Both teams were sure to make the 16-team field, and the tournament committee uses geographical proximity when placing teams in the bracket.
But that formula wasn't enough to give the former Maryland teammates and their players a date for Sunday's first round.
Instead, the third-seeded Terrapins (17-2), who earned one of the eight at-large bids, will host Temple at 1 p.m. The Tigers (13-5), the automatic qualifier from the Colonial Athletic Association, drew fifth seed Syracuse and head to the Carrier Dome for a 3:30 p.m. game.
Maryland, which has won 10 national championships, last met Temple in the 2004 tournament opener, taking a 22-4 victory.
Towson is more familiar with Gary Gait's Syracuse squad, falling 22-5 in the Dome on March 19. In 2004, however, Towson came close to knocking off a No. 5 seed before succumbing to Georgetown, 15-14, in the first round.
"We were fairly surprised," Doherty said after her team heard last night's announcement of the tournament bracket.
"We had in mind that it would be a local team. I don't think anyone had Syracuse in our heads. I was thinking Maryland or maybe Georgetown."
Reese, however, was happy that the Terps will not have to travel much no matter how far they go in the tournament. They would host the first two rounds, and the final four is at Towson's Johnny Unitas Stadium during Memorial Day weekend.
Three-time defending champion Northwestern earned the No. 1 seed over Penn, which upset the Wildcats, 11-7, last week. The Wildcats, however, played a stronger schedule and have the country's best Ratings Percentage Index, which likely made the difference.
Maryland, the only team with more consecutive titles than Northwestern - seven from 1995 to 2001 - edged Virginia and Syracuse for the No. 3 seed. The Atlantic Coast Conference champion Cavaliers, who fell to Northwestern, 15-13, in last year's NCAA final, are seeded fourth.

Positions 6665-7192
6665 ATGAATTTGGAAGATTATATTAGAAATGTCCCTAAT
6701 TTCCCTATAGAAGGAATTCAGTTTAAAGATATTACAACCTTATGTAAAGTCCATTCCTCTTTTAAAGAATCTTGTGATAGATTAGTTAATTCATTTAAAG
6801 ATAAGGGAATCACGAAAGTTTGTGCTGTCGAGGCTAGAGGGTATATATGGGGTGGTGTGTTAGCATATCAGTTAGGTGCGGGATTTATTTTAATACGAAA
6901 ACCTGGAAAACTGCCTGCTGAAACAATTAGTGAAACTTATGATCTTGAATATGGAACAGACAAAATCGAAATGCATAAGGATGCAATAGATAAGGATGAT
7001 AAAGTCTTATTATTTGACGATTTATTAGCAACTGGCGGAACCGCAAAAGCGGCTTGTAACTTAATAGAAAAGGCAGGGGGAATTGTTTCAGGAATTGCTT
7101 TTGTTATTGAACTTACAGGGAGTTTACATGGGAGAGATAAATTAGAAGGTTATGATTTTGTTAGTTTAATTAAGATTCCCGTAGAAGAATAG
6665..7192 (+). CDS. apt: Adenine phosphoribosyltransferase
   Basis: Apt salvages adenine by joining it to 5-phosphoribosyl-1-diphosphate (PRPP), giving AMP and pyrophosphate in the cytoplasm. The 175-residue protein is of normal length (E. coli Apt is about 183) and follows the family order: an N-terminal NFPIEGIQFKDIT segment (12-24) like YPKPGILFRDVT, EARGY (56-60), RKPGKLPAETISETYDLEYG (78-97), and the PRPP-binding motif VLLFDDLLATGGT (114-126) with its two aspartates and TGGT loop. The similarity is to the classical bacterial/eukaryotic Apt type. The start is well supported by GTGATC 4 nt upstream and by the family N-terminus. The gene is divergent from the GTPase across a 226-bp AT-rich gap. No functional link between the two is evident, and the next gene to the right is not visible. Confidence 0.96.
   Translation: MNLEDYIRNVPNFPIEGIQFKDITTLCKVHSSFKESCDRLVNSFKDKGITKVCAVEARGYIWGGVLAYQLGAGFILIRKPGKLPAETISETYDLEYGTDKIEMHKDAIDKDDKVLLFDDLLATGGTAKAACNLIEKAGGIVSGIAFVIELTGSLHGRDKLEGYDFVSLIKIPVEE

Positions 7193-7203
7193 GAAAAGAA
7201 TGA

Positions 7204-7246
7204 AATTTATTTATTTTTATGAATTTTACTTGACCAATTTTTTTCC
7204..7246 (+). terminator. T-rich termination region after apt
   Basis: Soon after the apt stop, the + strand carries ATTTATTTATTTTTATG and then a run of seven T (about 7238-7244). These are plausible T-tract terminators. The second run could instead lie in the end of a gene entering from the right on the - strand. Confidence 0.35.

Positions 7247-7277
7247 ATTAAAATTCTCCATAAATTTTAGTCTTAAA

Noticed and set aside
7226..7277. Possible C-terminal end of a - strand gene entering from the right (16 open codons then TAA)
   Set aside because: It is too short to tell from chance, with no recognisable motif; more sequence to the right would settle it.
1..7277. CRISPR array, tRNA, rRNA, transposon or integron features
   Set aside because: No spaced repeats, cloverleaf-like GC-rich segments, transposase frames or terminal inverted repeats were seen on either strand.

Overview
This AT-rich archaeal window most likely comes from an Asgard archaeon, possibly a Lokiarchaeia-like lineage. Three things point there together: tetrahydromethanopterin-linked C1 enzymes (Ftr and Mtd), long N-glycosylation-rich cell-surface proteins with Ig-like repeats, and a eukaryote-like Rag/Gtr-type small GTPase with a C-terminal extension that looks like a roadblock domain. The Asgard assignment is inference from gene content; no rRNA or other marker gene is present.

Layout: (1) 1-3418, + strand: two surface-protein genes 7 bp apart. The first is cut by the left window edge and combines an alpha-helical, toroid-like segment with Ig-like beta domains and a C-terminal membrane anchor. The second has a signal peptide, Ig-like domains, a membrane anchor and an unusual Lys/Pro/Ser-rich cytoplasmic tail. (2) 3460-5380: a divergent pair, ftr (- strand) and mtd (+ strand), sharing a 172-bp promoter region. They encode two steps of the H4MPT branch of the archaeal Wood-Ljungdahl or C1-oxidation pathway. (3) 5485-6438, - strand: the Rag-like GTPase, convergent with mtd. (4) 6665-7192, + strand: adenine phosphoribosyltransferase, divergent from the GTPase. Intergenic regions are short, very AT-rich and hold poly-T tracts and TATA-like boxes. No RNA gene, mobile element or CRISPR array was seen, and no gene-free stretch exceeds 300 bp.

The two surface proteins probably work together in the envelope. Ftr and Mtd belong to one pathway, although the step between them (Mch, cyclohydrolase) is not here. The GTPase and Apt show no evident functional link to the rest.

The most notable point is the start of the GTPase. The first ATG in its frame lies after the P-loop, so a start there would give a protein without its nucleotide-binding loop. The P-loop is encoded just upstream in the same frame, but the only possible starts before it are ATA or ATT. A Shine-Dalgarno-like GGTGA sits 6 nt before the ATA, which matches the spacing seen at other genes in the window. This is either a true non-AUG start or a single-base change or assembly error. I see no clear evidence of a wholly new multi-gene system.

Still, to Reese, it's hard to say which side of the draw is tougher, because several unseeded teams are capable of upsets.
"I think a lot of games this year within the bracket are too hard to guess even in the first round," Reese said. "In years past, you could give an edge to one team or other, but with this year's bracket, you don't know what's going to happen with a lot of these games. That says a lot for our sport. It's much harder to make the tournament, and every team is getting stronger."
If the Terps get by Temple, they would face Duke, which beat them, 14-13, on March 1, or sixth seed Georgetown, which Maryland beat, 14-7, three weeks ago.
In Division III, Salisbury (20-0) is the only unbeaten team in the field, announced Sunday.
The Sea Gulls, who fell to Franklin & Marshall in last season's final, go after their first national title as they host the winner of today's play-in game between St. Mary's and Fairleigh Dickinson on Saturday at 11:30 a.m.